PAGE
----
Containers range in size, shape, and substance. Clay pots, wooden barrels, wire wall/hanging baskets, and plastic urns, are just some examples. However, with limited space, one might want to keep in mind that some containers need to be stored in a sheltered site over the winter, especially clay pots which may crack in really cold climates like mine.

Not unlike a ‘conventional’ garden plot, container plantings require suitable preparation.

Space, light, soil, water access, plant food, and of course weather, should all be taken into account. By seeking suitable plant material for these conditions, one can ensure a bountiful show, so all that effort and investment going into those planters doesn’t go to waste.

Restricted root space may add constraints to plant preferences, too. Over the course of a growing season some varieties (like asparagus fern) are more prolific with their root multiplication than others.

Good drainage is key for successful container gardening. Nobody wants soggy plant roots that inevitably drown. Nothing kills a plant like kindness! (Take it from me, I know, lol.) This is easily avoided by making sure the container has holes in the bottom. With the addition of broken clay pot shards, pebbles, or even Styrofoam chips lining the bottom of the pot, excess water has somewhere else to go.

Along with begonias, geraniums, herbs, or flowing foliage plant bulbs, seeds, and yes, even veggies will thrive in a container!

Just think of the fabulous fresh basil, (plus other herbs), and even cherry tomatoes, all of which can be grown in a very small space. In fact, one year I grew a container full of ornamental corn!

Succulents are perfect for patios, and for on the wall, too! Most of all they’re drought tolerant and as a vertical garden, take up no floor or table space at all.

I like to use unusual containers, for example a bunt pan, which can go on the patio table with the big umbrella right through the hole in the middle. It’s a great way to save space! These can be picked up cheap at most second hand stores! Violets in spring would look nice in them, too.

Tropical plants love the heat and humidity. All of my houseplants go outside for the summer, with the added benefit of making my house seem a lot more spacious during the growing season! Some don’t like too much sun, and there is a downside… when I bring them back in, once again I have to determine who gets the best sunny spots for the winter, (as there’s only so much window space), make sure there are no pests clinging about, (yuck), and our house seems once again, a little less spacious! But that’s okay!

In the past, I’ve layered the two big whiskey barrel containers, (since replaced with cement pots) from our porch with flowering bulbs. Simply plant them beneath the roots of any other plants that are dug in for the rest of the growing season. Tulips, daffodils, or crocus will shoot up and offer a lovely, early spring display! I let bulb foliage die back naturally. Other plants growing around them cover that up, and the bulbs can be planted in the ground, if you have a space, for the next year. It’s a great way to offer seasonal interest!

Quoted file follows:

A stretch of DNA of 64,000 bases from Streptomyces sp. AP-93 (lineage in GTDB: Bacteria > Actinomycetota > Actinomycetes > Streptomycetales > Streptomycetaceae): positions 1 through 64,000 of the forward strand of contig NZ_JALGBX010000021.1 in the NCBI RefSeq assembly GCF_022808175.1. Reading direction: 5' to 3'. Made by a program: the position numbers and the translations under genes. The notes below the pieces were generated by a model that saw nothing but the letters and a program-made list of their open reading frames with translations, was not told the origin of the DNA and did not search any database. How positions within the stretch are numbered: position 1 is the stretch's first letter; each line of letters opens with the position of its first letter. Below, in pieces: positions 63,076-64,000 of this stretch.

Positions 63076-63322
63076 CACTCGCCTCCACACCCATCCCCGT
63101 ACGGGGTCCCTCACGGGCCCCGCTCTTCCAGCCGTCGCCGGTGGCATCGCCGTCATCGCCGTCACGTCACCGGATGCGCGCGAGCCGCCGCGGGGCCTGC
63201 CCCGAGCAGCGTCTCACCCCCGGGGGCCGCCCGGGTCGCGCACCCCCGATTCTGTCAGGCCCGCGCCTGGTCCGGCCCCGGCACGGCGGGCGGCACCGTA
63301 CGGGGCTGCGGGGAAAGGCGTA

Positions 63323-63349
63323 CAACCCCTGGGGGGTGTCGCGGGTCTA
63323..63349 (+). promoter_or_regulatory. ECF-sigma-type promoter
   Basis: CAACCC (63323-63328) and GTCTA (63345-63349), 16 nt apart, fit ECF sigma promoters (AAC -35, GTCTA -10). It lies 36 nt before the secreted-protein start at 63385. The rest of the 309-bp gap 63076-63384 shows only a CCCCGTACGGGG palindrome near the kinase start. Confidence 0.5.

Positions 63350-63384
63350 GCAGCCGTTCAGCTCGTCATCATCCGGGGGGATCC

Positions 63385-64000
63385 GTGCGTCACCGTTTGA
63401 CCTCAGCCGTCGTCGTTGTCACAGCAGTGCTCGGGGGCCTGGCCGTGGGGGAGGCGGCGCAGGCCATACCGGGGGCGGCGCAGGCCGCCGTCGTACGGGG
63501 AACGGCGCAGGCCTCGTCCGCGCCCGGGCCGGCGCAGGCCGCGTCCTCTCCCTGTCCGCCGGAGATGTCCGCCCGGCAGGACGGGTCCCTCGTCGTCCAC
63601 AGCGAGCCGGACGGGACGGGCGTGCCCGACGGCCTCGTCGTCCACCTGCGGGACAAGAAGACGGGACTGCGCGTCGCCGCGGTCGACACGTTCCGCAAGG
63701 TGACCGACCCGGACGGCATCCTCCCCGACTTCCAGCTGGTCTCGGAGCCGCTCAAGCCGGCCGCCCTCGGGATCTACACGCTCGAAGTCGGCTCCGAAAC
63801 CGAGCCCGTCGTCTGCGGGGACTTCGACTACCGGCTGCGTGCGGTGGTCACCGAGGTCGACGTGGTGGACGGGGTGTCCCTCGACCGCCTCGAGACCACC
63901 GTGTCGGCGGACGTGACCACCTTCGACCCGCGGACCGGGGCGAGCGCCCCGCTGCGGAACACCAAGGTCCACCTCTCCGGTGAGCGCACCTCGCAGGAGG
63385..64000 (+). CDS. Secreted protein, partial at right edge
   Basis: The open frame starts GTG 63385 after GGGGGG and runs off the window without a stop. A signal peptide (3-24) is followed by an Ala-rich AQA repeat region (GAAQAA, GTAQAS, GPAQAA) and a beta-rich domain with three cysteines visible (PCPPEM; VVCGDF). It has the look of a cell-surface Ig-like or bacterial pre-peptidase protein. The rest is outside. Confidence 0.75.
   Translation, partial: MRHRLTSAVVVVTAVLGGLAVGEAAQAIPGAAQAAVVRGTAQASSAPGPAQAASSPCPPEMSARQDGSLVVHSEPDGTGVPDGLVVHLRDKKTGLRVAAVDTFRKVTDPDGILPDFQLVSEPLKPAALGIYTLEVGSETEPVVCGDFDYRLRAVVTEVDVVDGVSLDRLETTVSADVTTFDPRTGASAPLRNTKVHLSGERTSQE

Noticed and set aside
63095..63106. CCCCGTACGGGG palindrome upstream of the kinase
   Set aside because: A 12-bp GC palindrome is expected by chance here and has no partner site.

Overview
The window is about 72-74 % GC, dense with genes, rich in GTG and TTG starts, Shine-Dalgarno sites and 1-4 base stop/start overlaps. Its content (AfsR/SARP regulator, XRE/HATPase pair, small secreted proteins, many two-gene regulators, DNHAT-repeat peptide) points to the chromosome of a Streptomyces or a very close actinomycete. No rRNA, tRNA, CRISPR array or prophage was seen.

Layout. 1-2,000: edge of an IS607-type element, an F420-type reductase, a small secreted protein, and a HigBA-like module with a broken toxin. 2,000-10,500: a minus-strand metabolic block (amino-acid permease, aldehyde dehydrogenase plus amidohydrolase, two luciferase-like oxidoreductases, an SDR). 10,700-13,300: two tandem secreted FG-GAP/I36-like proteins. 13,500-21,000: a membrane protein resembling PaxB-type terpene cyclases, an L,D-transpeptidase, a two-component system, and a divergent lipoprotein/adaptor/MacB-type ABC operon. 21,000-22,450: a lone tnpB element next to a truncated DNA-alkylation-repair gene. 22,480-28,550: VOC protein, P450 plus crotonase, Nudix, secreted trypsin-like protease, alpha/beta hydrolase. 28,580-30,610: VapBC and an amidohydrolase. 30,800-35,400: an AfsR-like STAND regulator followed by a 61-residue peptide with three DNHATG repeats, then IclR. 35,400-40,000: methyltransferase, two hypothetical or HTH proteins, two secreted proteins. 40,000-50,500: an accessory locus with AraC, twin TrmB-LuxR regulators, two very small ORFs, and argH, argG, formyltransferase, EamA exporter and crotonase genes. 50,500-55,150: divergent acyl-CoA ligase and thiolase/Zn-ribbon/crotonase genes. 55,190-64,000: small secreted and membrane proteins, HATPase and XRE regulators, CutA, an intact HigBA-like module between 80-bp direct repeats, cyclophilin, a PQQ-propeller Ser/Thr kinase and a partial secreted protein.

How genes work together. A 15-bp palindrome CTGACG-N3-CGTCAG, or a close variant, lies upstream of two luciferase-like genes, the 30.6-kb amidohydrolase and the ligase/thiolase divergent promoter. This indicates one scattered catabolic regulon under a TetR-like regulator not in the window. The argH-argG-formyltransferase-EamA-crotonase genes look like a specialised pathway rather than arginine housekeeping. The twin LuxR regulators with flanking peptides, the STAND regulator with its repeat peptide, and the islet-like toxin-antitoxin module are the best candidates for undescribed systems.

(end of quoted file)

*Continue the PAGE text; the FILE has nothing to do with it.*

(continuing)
It’s also fun to experiment with different plant combinations, colours, textures, and foliage every year. Or not, because if you find a planting package that works for you, by all means, go for it!

Do keep in mind that many tender plants may not over-winter in containers, which are exposed to really cold temperatures that gets at their roots, unlike perennials that are insulated from frost by growing directly in the ground.

Unfortunately, most annuals aren’t hardy enough to get through a Haliburton Highlands winter. (However, I’ve had good luck overwintering parsley and kale in our raised beds). But, most annual plants grown in containers are cultivated for one season only and composted.

Geraniums might be the exception to this for me. I do over-winter a few of my favourites by bringing them in the house. Out they go again in late spring once any chance of frost damage is long gone.

In any case, there’s something to be said about gardening in containers!

Imagine a beautiful show without the aggravation of maintaining a big lawn or weeding flowerbeds!

Personally, I’m quite happy to mow a bit of lawn, and weed the garden too, which I find relaxing, though the size of our lawn shrinks every year because my garden keeps expanding, lol, (funny how that happens!) but in this, I may be an exception to the rule.

Happy Gardening!

 

The flower power of Nasturtiums – More than just a pretty face! Edible flower gardening

Nasturtium – A real power flower!

Did you know? Edible flowers contain many vitamins and minerals. They’re rich in nectar and pollen, too.

When I was a little girl, I remember quite clearly a time when my Mom grabbed a daffodil away from my hand (that I’d just picked from her garden), and was about to shove in my mouth to eat.  I have two points to make about this little flashback.

1) NEVER eat anything from the garden unless you know it’s okay! (Daffodils are NOT okay, and your Mom will agree).

2) For some reason, I’ve always looked at flowers in a way that some people look at a big juicy steak!

Years later, now with a garden of my own, (and a bit of knowledge thankfully), I grow flowers that not only attract pollinators, but some I can eat, and so can you!

Rose hips & Lavender

For the rose connoisseur, rose hips are particularly high in vitamin C and may contain up to 50 times more of this vitamin than you’d find in an orange. In this post however, I’d like to talk about Nasturtiums.

I’ve grown these pretty, eye-catching flowers for many years so they’ll trail along the front of my garden border. But the best part is that this plant is edible.

It’s fairly well known that the flower can be used in salads and stir fry’s. With a slight peppery flavour, it reminds me of watercress. More than just tasty, nasturtium flowers are high in vitamin C., (about the same amount you’d find in parsley), and in addition, they contain the highest amount of lutein found in any edible plant.